The occasional fry-up or boozy night is unlikely to give you anything more than a short-lived stomach upset. But overindulge too often and you could be storing up trouble for yourself. Below is a tummy-friendly diet to aim for.
Way to Help Your Digestion
Fill up on fibre
- It’s a good idea to try and eat more fibre or 'roughage' as most people in the UK don't get enough and a diet rich in fibre can help digestion and prevent constipation.
- For a healthy bowel, you need a variety of fibre such as wholemeal bread, brown rice, fruit and veg, beans and oats. Some people find that cereals and grains bring on bloating and irritable bowel syndrome. If that’s the case, get your fibre from fruit and vegetables instead.
Drink plenty of fluids
- Especially water. It encourages the passage of waste through your digestive system and helps soften stools.
- Fibre acts like a sponge, absorbing water, and without fluid the fibre can’t do its job and you’ll get constipation.
- A good way to make sure you are getting enough fluids is to drink a glass of water with every meal.
- Avoid caffeine drinks as they can cause heartburn.
- Fatty foods, such as chips, burgers and fried foods, are harder to digest and can cause stomach pain and heartburn.
- Cutting back on greasy, fried foods eases your stomach’s workload. Try to eat more lean meat and fish, drink skimmed or semi-skimmed milk and grill rather than fry foods.
Go easy on the spice
- Many people love spicy food and it doesn’t bother their digestive system. Others find their tummy is upset when they have spicy food. I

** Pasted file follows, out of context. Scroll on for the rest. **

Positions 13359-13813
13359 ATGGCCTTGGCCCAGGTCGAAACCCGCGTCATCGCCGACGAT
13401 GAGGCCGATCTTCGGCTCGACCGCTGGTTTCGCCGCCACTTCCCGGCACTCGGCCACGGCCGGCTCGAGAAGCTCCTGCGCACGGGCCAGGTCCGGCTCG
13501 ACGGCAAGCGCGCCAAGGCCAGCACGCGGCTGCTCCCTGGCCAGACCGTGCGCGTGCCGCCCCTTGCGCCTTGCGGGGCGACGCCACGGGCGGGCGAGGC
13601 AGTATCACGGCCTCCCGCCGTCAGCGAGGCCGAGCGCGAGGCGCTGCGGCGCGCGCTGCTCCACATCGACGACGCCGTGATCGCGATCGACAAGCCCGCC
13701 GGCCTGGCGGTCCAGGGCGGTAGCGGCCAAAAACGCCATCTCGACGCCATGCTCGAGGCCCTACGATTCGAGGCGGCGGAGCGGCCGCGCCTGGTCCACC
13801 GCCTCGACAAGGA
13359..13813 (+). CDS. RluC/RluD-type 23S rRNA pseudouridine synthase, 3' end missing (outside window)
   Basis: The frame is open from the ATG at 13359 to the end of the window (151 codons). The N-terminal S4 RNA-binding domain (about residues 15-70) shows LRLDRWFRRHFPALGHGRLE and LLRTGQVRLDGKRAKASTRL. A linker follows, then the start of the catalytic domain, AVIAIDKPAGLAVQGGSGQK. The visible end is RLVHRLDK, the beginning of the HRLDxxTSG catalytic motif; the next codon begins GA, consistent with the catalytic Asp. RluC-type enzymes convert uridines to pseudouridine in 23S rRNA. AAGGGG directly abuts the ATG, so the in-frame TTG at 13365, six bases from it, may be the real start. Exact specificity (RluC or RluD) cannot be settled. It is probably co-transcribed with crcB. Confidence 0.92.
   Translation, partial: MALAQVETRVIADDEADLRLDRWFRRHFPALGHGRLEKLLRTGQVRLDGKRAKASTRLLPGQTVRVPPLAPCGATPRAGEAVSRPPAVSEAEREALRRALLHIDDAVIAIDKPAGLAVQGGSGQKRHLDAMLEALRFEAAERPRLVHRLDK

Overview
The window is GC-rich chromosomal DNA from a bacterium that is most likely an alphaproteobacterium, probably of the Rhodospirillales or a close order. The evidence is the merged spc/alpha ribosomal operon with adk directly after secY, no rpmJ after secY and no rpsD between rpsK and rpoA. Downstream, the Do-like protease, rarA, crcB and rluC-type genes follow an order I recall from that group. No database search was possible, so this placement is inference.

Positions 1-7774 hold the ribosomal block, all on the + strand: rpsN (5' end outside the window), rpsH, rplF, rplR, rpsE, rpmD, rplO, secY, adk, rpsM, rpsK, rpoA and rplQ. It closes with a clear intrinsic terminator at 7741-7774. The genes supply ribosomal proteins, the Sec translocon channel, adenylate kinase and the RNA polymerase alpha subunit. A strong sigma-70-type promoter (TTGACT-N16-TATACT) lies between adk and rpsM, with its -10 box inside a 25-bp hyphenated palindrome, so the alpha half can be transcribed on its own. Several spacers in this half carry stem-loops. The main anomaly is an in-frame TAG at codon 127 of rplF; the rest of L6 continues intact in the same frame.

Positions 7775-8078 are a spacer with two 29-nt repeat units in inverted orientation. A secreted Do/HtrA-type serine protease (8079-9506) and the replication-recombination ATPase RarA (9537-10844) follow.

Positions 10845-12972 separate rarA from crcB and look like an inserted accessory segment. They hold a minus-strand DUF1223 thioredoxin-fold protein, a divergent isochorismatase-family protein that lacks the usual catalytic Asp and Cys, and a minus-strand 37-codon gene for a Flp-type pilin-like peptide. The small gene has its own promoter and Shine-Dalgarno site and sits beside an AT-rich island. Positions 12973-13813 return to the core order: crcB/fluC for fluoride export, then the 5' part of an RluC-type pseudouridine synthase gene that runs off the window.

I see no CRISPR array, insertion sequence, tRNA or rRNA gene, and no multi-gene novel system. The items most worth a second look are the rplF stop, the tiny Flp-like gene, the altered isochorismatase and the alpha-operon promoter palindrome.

- t’s not just scorching hot foods like chillies that trigger heartburn. Milder but flavourful foods like garlic and onion can also bring it on.
- If spicy foods give you heartburn, stomach pain or diarrhoea, go easy on them in future. If you already have a problem like heartburn or an irritable bowel, avoid them completely.
- Some people find that particular foods cause problems. Acidic foods such as tomatoes, citrus fruits, salad dressings and fizzy drinks can trigger heartburn; wheat and onions may cause irritable bowel syndrome.
- if you cannot digest lactose (the sugar in milk) you’ll develop wind and diarrhoea after drinking milk or eating dairy products, including cream, cheese, yoghurt and chocolate.
- Try to stay away from foods and drinks that trigger your digestive symptoms. One way to figure out which foods cause your symptoms is to keep a food diary.
- Drinks with caffeine, such as coffee, colas, tea and some fizzy drinks, boost acid in the stomach leading to heartburn in some people.
- Fizzy drinks in general tend to bloat the tummy, which can also lead to heartburn. To make digestive problems less likely, choose drinks that aren’t fizzy and don’t contain caffeine, such as herbal teas, milk and plain water.
- If you can’t do without your coffee or builder’s tea, limit your intake to one or two cups a day.
- Probiotics are so-called 'friendly bacteria' that also occur naturally in the gut and which have been linked to all sorts of health benefits, including helping irritable bowel syndrome and traveller’s diarrhoea.
- You can take probiotics as supplements (available from health food shops) or as live yoghurt, which is a good, natural source.
- You'll need to take them every day for at least four weeks to see any beneficial effect.